Sunny’s Side: Latinas, Kobe and A Game

Vamos Shakira, Vamos J-Lo

They say ignorance is bliss, but sometimes I wonder….

“The announcement in the fall that these two Latina stars would share top billing on Sunday at Miami’s Hard Rock Stadium — in the middle of that other face-off between the Kansas City Chiefs and the San Francisco 49ers — left me shook.”

Wait, what?!

New York Post writer Chuck Arnold opined on Jennifer Lopez not being the headlining act for the Super Bowl halftime show yesterday. For a moment, I gave him the benefit of the doubt. But, that moment flew faster than Shakira can shake her hip to the right. 

Yes, Jennifer Lopez is a huge star. She is having “her moment” as Arnold writes. But, that’s on the screen or whenever those entertainment shows talk or the entertainment sites write about her or her relationship with Alex Rodriguez.


There’s no denying JLo is a star. She is known around the world probably more for her movies than singing. But, Shakira is a worldwide star. 

Embed from Getty Images

Really, though, this shouldn’t be about who is the bigger star. It should be about celebrating two LATINAS headlining the SUPER BOWL halftime show. 

Did you hear me? Two LATINAS!!!! 

That’s unreal! 

I get where Mr. Arnold is coming from. Jennifer Lopez is a huge star and, yes, she is having a moment. Further still, yes, the NFL does have a deal with Roc Nation, of which Shakira is part of their fold. But Arnold has a U.S. perspective.

Therein lies the problem with the story. It’s a U.S. perspective for a game that will be watched by the world. And that is exactly what the NFL is hoping for — more eyes watching globally, expanding their reach as far as possible. 

For all her U.S. stardom, J-Lo wouldn’t move the global needle on her own. Add in Shakira and well…Waka Waka. 

I may not watch much of the game — I once “watched” the Super Bowl only through Twitter —  but I will tune in for the halftime show. Not because it’s Shakira. Not because it’s Jennifer Lopez. 

Because Latinas will not be ignored any longer. 


On Kobe and his Latino fans

The death of Kobe Bryant hit the sports world hard this week. It was unlike anything in recent memory. Discussing it with my oldest son brought back reminders of Princess Diana or Michael Jackson. Bryant’s death, and that of his daughter, Gianna, and seven others in a helicopter crash on Sunday was felt around the world. 

In as much as the world felt it, the pain was particularly felt in Los Angeles, especially with the large Hispanic Laker fan base. 

While non-Hispanic journalists wondered publicly why horn players and a drummer were playing music at LA Live near the makeshift Kobe memorial, Mexicans and Mexican Americans didn’t take long to figure out it was a banda. Banda Imperio to be exact, playing the song “Un Puno de Tierra” to honor the Bryants.

Soon after, a full mariachi ensemble was performing in the plaza. Not for their moment of fame, or to gain publicity. Just because it felt like the right thing to do, to pay tribute to a legend who they had embraced.

Bryant once said about Hispanic fans (NBC Los Angeles), “When I got here, those fans were the ones who embraced me the most.”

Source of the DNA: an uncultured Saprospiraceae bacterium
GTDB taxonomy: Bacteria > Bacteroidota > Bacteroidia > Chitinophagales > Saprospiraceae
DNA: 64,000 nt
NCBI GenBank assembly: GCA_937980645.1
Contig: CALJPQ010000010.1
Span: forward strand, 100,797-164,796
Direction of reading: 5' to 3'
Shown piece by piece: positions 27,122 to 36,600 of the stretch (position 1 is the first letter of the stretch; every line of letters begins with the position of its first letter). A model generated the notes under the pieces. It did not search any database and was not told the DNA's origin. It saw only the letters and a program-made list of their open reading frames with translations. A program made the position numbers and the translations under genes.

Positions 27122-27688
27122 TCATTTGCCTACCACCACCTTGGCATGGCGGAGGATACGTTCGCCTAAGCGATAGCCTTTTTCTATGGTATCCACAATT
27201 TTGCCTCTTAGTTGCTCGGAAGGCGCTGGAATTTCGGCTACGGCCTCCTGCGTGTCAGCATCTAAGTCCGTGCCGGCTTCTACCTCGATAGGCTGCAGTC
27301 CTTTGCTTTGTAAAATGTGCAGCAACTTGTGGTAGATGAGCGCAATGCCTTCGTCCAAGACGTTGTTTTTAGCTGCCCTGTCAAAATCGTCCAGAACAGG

His wife, Vanessa, was the daughter of an immigrant. He learned Spanish so he could speak the language of so much of L.A.  And, he embraced them as much as they did him.

“He came at the perfect moment, when L.A. had become more brown,” professor Jose Alamillo (Cal State Channel Islands) told the LA Times. “He became our Latino superstar.”

It wasn’t just that he married a Latina or that he spoke the language. What many saw on the court reflected the Hispanic community. Hard working, doing your job and doing it right, playing hurt, no excuses – all characteristics that make up the infamous Hispanic work ethic of our parents and ancestors. Bryant carried that into his post-career life as well.

But, Kobe did it with style. Make no mistake. We Hispanics do love our style

That’s all gone now. Uno de nosotros is gone now. Healing, as with any death, will take time for Kobe fans. But, it may be even longer still before they find someone they can embrace and who will embrace them like Bryant.

Descansa en paz.


The Game

Seeing as how we’re a sports site, we should probably say a few words about Sunday’s game – the Super Bowl.

On paper, it is setting up to be one of the more intriguing and high quality match-ups in recent times. Two young, star quarterbacks in Patrick Mahomes (Kansas City Chiefs) and Jimmy Garoppolo (San Francisco 49ers). Young stars on both sides of the ball like Nick Bosa (49ers) and Sammy Watkins (Chiefs).

What’s not to love about this game? Nada.

Vegas still has the Chiefs – as of post time – as 1.5 favorites to win. Head Coach Andy Reid is a sentimental favorite of fans, media and even some former Philadelphia Eagles players of his. But, the 49ers have been on a roll with an efficient offense and stud defense.

Who’s your pick to win? When people have asked me this week, I’ve said it’s a crap shoot. Whichever team controls the line of scrimmage, I say, will win. Watch who controls the line of scrimmage early as that will set the tone for the game.

In the #predictionsdoomedtofail department, I pick the 49ers to beat the Chiefs, 37-21.

Don’t @ me later if you win, Chiefs fans. 🙂



  • Houston Astros hire Dusty Baker as manager (ESPN)
  • Baker an old school choice for new gen Astros (FanGraphs)
  • ESPN continuing to grow Spanish-language broadcasting (Front Office Sport)
  • Strong start for Mexican team in Olympic qualifying (FutMex Nation)


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